Your job as a witness in a lawsuit is very important. As a witness you must tell the truth. A witness who knowingly does not tell the truth could be subject to criminal prosecution and if convicted could face jail time.
The lawyer calling you as a witness or other lawyers involved in the case may talk about the case with you before the trial. It is the lawyer's job to try to find out what you know about the case and explain courtroom procedures to you. However, you do not have to talk to the lawyer before the trial if you do not want to.
In some lawsuits, one of the parties may want your testimony under oath before trial. The taking and recording of testimony before the actual trial is called a deposition, usually conducted in the office of one of the lawyers. A word-for-word transcript is made of the deposition. A deposition helps each party in the lawsuit prepare his or her case. In some cases, the evidence in the deposition encourages the parties to settle the lawsuit before the trial.
During a trial, a lawyer may object to a question that you are asked. If that happens, stop talking immediately. If the judge overrules the objection, you may then answer the question. If the judge sustains the objection, you may not answer.
If you feel that your answer — at a trial or a deposition — could connect you with the commission of a crime, you have a constitutional right to refuse to answer that question and may talk with your lawyer before answering the question. If you cannot afford to hire a lawyer, the court may provide one at no cost to you to advise you regarding answering the question.
Here are some general rules to follow when serving as a witness:
Be attentive. You must be alert at all times so that you can hear, understand and give proper and accurate answers to all questions. If the judge or jury thinks that you are indifferent, they may not believe your testimony.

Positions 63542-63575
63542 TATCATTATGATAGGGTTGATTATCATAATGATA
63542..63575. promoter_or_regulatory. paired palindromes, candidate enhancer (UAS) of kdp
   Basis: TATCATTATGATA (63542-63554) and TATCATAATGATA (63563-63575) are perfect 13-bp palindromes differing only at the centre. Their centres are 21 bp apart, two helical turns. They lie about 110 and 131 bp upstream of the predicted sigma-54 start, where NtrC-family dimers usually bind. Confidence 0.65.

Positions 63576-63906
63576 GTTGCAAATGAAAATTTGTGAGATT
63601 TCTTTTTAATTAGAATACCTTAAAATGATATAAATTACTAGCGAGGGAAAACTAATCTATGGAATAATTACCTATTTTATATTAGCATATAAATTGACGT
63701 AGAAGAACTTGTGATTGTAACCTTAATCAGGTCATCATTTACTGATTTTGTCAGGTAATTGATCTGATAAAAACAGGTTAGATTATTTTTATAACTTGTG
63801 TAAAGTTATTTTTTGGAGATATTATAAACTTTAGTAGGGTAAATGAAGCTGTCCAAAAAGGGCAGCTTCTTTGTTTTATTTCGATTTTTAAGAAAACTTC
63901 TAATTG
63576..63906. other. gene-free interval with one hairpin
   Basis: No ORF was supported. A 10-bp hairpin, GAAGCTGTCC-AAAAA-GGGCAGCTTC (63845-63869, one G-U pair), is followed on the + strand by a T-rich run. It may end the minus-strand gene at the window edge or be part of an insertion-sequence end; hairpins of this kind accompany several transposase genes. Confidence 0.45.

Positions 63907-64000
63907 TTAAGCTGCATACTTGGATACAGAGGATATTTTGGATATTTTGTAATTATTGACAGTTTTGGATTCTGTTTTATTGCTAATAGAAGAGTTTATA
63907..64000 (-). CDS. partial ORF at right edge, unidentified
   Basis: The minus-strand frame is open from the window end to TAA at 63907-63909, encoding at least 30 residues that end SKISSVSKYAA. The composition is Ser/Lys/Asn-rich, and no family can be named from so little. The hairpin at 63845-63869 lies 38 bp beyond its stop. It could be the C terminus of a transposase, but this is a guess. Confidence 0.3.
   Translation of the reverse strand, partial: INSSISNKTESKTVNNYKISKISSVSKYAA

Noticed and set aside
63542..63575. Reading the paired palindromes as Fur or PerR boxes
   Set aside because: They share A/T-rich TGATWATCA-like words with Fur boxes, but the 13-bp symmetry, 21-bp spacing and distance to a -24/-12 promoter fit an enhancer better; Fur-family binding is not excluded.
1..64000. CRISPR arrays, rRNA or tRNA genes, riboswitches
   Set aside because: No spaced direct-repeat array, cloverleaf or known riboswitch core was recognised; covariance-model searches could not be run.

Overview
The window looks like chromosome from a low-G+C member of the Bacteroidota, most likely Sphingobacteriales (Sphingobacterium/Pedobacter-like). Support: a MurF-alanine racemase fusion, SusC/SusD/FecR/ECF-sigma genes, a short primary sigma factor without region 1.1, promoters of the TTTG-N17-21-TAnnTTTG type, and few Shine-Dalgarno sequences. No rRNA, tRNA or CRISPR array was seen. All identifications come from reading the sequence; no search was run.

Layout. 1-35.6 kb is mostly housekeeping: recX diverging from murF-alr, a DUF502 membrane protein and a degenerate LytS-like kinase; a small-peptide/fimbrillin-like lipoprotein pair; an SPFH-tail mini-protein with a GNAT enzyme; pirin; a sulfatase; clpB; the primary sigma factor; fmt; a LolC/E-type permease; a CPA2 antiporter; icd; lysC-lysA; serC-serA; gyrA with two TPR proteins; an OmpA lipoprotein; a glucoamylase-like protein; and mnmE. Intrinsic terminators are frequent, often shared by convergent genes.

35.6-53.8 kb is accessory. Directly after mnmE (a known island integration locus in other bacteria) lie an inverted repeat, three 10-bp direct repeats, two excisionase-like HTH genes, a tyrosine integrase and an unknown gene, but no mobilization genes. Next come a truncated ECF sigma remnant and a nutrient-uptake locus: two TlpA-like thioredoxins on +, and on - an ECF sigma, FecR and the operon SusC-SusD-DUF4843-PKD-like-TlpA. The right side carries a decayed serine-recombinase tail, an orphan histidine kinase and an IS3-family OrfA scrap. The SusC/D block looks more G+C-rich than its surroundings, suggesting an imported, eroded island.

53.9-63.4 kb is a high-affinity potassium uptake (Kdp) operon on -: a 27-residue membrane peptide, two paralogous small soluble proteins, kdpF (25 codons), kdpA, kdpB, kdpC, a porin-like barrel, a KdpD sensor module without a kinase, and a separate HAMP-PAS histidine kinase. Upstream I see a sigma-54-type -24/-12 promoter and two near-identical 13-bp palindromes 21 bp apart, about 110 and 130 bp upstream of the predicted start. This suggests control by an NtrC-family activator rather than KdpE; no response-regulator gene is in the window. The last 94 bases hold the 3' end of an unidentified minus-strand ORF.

Think before you speak. Hasty and thoughtless answers may be incorrect.
Speak clearly. If the judge and jury do not hear your testimony, they may think that you are not certain about what you are saying.
If you do not understand a question, ask the lawyer to repeat or explain it. Do not try to answer a question that you do not understand. Don't guess if you are not certain.
Answer all questions directly. If a question can be answered with a simple "yes" or "no," that is all you need to say.
Stick to facts. Don't color your testimony to help a friend or relative. Keep your testimony as objective as possible.
Do not try to memorize your story. No one remembers every detail perfectly. A memorized story will not sound like the truth.
Do not lose your temper.
If you do not know the answer to a question, tell the person who is questioning you that you don't know the answer. You are required to tell only what you know.
If you do not remember something, say so. Tell the person who is questioning you that you do not remember. No one is expected to have a perfect memory.
Dress neatly. Your appearance and the way you act in court affect what the judge and jury think about your testimony.
Do not chew gum. Look at the members of the jury and try to talk to them just as you would talk to any friend or neighbor.
Turn off all cell phones and other electronic devices before entering the courtroom where the trial is being held or the office where your deposition is being taken.